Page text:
Twitter is like a facehugger. You don’t think too much of it until after it has burrowed into you and is gestating quietly inside. As it blossoms, you find yourself sitting there apprehensively, keying in a tweet every other day. It’s not a problem. You can control this. You’ll survive. Honest. But before you know it, a full-fledged addiction has blossomed and a new social media monster is born.
Strange analogies aside, I have a question for you: what is the worst thing about Twitter dependency? For some, it’s how hard it is to explain to a non-believer why cataloging your day-to-day activities in 140-character chunks is a mandatory chore. For others, it’s how inconvenient it is to keep track of what on EARTH is going on while you’re on the go. If you nodded your head in answer to the latter, I have the solution for you.
It’s a Twitter client and it’s kind of awesome. On top of providing all the requisite functions, Tweetbot also offers something else, something deeply important but often overlooked. Tweetbot offers style. If Tweetbot was a person, it’d be a sharply-dressed gentleman in a gray Armani suit. The interface is low-key, yet there is no shortage of attention to detail.
What sets Tweetbot apart from its competitors is the amount of control it provides and the way it can make you feel a little like a character from Minority Report. Tweetbot is really, really touchy-feely. There’s a swipe or a tap for all occasions here, folks. Want to message someone? Tap and hold onto their avatar to bring up the relevant pop-over menu. Want to translate a tweet? Tap it, hold it and pick the option from the menu. Drag a tweet to the left to see replies sent to the original poster. Drag the tweet to the right to view the full conversation. You can even mute tweets bearing a certain hash-tag simply by, you guessed it, tapping the hash-tag, holding it and then selecting the function.
For those who crave autonomy, worry not. You’re not completely bound to Tapbots’ ingenius design. Triple taps can be customized to handle a decent variety of things. Nifty, eh? There are even a few gestures unique to the iPad iteration. Tweetbot for the iPad lets you use a two-finger swipe to move back one level and three-finger swipe to return to your beginnings. Overwhelming as all that might sound, it’s actually pretty intuitive once you’ve gotten used to it.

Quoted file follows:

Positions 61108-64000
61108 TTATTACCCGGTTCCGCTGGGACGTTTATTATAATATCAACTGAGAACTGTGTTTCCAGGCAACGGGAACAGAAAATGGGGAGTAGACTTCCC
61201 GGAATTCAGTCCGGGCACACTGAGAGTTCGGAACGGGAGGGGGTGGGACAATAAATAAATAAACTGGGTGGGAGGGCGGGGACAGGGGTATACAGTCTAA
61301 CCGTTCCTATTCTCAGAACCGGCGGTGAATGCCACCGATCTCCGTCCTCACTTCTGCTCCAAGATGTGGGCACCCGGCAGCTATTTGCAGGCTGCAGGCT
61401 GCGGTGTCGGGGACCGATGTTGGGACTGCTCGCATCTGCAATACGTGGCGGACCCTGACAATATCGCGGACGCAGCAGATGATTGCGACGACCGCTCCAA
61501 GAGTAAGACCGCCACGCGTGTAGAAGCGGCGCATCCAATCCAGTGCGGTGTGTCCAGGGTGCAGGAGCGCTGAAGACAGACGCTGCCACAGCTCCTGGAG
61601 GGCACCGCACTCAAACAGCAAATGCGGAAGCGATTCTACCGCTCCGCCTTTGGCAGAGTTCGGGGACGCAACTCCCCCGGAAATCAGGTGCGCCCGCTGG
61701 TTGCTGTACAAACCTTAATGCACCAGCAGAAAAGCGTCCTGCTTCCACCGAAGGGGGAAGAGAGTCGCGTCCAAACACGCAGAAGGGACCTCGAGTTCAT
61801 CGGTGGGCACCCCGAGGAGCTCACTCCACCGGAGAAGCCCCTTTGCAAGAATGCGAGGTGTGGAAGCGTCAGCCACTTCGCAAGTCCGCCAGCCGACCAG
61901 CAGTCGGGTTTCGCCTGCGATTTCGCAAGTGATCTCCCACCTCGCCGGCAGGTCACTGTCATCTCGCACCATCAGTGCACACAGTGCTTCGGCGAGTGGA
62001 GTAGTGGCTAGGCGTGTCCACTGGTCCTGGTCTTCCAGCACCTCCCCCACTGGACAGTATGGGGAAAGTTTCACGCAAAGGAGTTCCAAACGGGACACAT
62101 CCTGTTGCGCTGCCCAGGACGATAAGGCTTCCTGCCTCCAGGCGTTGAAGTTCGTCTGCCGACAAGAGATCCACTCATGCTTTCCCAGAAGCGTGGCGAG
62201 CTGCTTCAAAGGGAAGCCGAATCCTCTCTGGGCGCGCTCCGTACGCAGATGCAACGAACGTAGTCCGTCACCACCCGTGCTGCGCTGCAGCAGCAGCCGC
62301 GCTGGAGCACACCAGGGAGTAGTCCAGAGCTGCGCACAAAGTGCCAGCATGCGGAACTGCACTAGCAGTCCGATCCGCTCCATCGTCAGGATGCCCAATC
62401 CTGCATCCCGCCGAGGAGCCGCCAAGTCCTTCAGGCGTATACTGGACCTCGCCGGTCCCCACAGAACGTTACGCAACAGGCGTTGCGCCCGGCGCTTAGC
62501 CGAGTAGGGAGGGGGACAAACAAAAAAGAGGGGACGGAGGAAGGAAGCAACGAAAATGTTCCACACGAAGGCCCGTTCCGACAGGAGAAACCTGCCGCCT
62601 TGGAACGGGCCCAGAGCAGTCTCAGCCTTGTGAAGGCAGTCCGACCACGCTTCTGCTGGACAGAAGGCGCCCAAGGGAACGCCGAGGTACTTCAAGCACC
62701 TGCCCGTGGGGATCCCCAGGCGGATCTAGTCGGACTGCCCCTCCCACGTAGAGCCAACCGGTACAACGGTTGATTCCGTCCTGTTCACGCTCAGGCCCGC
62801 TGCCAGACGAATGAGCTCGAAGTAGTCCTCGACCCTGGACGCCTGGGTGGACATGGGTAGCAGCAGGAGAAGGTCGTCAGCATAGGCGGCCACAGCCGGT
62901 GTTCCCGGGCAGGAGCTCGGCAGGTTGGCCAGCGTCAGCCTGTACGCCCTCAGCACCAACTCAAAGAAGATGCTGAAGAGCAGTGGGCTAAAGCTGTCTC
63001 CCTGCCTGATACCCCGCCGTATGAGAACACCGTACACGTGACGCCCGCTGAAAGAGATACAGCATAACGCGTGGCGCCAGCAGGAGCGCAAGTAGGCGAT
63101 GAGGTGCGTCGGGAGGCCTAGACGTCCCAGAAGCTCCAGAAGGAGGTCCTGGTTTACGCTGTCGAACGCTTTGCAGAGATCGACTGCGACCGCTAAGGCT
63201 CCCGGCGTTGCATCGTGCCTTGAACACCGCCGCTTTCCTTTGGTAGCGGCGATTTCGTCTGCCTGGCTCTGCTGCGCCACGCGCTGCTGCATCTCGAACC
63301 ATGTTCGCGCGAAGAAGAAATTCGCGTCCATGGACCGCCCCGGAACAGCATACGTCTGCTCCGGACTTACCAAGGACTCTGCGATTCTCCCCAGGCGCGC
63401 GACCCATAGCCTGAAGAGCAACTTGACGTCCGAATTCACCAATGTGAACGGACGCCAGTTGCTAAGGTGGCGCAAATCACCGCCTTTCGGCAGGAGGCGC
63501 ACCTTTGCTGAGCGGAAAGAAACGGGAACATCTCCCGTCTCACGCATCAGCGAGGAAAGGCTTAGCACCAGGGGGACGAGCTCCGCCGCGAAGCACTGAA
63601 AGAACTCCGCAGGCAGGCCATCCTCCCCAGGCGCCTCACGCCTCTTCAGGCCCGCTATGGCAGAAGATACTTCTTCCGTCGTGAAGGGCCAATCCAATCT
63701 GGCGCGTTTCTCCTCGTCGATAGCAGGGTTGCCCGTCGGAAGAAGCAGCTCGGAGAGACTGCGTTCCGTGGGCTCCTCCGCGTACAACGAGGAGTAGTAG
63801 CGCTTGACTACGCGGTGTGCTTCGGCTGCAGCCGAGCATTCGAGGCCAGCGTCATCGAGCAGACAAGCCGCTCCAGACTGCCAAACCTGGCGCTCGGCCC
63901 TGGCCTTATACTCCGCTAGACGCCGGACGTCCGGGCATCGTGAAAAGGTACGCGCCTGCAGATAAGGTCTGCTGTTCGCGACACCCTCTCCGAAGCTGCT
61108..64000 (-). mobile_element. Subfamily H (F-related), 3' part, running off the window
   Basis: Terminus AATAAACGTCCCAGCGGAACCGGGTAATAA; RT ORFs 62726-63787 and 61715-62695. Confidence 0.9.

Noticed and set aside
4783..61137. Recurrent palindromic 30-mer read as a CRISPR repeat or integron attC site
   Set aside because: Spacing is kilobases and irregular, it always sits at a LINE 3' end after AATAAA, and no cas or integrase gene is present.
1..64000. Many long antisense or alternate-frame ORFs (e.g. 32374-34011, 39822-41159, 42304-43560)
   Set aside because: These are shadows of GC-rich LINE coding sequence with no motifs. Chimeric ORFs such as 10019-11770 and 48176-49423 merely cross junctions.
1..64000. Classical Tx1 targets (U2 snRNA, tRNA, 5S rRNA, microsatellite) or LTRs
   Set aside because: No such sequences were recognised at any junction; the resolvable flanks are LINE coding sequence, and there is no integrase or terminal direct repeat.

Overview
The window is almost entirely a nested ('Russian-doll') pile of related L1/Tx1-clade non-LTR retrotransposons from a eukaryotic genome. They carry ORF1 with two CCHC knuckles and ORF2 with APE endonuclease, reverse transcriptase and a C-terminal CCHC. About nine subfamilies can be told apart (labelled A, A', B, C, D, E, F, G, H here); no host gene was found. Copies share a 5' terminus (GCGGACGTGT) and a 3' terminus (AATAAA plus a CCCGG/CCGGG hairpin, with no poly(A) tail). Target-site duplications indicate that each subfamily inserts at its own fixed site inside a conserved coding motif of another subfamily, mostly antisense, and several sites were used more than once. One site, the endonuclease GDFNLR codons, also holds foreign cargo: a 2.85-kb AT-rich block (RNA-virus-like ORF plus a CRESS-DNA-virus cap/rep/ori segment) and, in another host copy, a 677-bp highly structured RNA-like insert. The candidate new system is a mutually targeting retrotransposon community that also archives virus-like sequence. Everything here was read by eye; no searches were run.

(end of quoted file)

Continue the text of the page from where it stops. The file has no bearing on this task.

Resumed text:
Asides from being supremely easy to handle, Tweetbot is also adept at making your Twitter addiction more easily manageable. One of the things I liked most about Tweetbot is the fact it allows for multiple time lines based on the lists you’ve created and how it permits you to mute users, hash-tags for various time periods. Given how fast-paced Twitter can be, noise control is a godsend.
There’s more, of course. Tweets load even as you busy yourself elsewhere; you won’t ever have to refresh unnecessarily. Links can be opened in the in-built browser, saved for later, e-mailed, Tweeted or viewed in Safari. Direct messages can be e-mailed and even refreshed. Want to save a search criteria? Go ahead. Tweetbot will let you do so. As a bonus, Tweetbot also works fabulously in landscape mode, a function only available on the iPad version for obvious reason. Have I mentioned that the latest update came with image thumbnails? You won’t have to worry about clicking on a work-inappropriate picture again.
I could go on and on. There’s a reason as to why all the reviewers out there have been fawning over this little darling. Tweetbot is spectacular. Tapbots went the extra mile with this one. If there’s a feature you’ve longed for, it’s probably there. The only thing that Tweetbot doesn’t do is compose eloquent tweets itself. Regardless of whether you’re purchasing it for your iPhone or your iPad, you’re not going acquainting yourself with Tweetbot. Get Tweetbot. Seriously. Why? Because you’re worth it.
Tweetbot for iPad retails for $2.99 and is available on the App Store.